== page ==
Lawrence Block is probably best known for his hardboiled Matt Scudder series, a P.I. series featuring the deeply troubled alcoholic as he fights his way through life. The Burglar series is a much lighter series and this book, THE BURGLAR ON THE PROWL is the 10th in the series. The series features Bernie Rhodenbarr, a bookstore owner who moonlights as a professional burglar.
Bernie is asked by a friend to burgle the home of a plastic surgeon as a favour for stealing his girlfriend. He's looking for a form of revenge and the fact that the surgeon has a safe filled with cash sweetens the deal. Springing from this plot come a rather unusual chain of events, murders, robberies and the like, that are unrelated at first glance but closer inspection reveals that the country of Latvia is making a disturbing number of appearances. It seems that no matter which way Bernie moves, he either meets someone from Latvia or Latvia is brought up in conversation. It really becomes a head scratcher that is as amusing as it is perplexing.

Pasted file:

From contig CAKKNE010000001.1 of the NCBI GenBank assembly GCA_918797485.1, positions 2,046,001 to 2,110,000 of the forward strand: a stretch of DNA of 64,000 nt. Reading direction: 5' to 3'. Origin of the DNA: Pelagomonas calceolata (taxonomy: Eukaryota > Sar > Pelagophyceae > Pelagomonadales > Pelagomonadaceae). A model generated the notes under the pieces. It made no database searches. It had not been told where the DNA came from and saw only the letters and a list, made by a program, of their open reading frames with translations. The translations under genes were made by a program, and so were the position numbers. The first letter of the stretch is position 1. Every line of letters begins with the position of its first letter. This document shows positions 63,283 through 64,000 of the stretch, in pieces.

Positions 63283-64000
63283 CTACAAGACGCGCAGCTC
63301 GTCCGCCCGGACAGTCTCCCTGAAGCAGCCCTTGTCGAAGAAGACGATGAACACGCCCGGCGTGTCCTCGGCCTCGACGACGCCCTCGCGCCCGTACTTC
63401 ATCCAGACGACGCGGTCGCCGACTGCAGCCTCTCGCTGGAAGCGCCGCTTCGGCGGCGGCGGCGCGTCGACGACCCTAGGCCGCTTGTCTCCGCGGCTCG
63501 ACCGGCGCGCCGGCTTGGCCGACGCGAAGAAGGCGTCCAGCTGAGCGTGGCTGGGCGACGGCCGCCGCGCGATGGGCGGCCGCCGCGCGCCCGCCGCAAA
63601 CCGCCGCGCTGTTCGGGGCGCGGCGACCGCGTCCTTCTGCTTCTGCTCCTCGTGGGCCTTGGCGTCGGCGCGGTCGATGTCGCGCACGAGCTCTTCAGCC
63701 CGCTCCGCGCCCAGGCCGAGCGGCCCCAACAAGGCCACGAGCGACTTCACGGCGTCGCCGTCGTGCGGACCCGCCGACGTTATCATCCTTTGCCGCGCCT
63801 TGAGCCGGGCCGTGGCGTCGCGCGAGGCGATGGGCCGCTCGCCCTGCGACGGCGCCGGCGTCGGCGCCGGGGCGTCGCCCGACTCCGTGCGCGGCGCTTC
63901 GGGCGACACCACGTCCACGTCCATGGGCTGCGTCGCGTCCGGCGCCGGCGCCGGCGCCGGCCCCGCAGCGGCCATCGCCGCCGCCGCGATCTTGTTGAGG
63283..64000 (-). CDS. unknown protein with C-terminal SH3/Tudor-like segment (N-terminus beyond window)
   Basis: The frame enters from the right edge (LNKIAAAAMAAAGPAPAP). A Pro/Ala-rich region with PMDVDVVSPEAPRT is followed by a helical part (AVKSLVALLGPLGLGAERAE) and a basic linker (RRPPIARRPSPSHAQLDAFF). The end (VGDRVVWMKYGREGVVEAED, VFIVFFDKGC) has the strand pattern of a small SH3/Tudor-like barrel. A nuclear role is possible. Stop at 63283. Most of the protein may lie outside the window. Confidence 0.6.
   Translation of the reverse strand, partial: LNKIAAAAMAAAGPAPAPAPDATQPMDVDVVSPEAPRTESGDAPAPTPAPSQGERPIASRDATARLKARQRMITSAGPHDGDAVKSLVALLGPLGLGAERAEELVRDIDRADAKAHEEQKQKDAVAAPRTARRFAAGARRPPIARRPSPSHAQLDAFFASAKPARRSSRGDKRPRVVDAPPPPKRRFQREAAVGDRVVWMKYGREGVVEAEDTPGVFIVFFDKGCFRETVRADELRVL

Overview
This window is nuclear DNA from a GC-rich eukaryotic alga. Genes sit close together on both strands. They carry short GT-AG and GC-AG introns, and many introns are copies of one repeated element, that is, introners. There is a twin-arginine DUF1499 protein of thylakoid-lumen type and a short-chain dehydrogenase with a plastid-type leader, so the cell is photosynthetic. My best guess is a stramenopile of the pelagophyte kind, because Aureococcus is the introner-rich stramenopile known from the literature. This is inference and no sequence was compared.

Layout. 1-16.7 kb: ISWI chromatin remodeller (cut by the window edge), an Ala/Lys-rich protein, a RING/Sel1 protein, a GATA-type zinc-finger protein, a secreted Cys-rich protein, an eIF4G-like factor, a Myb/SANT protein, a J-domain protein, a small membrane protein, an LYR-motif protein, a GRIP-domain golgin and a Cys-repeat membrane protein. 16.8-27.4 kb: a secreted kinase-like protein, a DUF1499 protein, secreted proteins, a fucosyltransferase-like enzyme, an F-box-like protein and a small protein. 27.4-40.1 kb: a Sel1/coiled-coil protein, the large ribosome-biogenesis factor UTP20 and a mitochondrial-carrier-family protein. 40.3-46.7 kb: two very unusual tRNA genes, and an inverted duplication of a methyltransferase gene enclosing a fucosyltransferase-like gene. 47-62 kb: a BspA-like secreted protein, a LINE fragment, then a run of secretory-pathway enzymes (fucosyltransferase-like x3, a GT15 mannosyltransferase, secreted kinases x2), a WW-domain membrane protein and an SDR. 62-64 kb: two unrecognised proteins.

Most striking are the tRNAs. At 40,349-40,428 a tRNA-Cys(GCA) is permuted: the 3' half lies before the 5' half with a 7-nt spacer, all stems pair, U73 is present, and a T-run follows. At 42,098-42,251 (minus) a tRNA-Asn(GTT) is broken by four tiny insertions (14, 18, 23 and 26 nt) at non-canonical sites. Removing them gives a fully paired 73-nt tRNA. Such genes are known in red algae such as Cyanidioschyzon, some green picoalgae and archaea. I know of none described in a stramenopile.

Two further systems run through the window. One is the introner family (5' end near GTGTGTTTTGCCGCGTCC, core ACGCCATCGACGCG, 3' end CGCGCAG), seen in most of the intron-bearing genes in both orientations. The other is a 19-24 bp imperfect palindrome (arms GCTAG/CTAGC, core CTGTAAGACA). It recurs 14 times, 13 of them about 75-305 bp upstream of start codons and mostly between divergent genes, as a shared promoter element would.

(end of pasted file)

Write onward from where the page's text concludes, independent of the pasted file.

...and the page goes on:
Although Bernie outlines the rules that a burglar must adhere to if he wants to stay out of trouble, but while waiting to pull off the plastic surgeon job he can't help but break one of those rules putting it down to restlessness.
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Format: Hardcover
I've been reading Block's books for 25 years, starting with The Thief Who Couldn't Sleep, and while I am an avowed fan of the author, am also able to admit that some of his offerings have been far from top-notch.
This book, however, is first-rate fun. An entertaining and breezy mystery with quirky characters, superb burgling, and a size that's just right for the content. Block is rarely guilty of over-writing, and like Elmore Leonard, writes great dialogue that moves the story along.
The story here is the weak element. While the plot is joyful and interesting, the sheer number of coincidences that play such an important part in the story become a bit much after a while. The conclusion of the book fails to bring all the salient elements together, and to his credit Block's protagonist admits as much. I have a feeling Block wrote himself into a corner and sort of crapped out on the ending.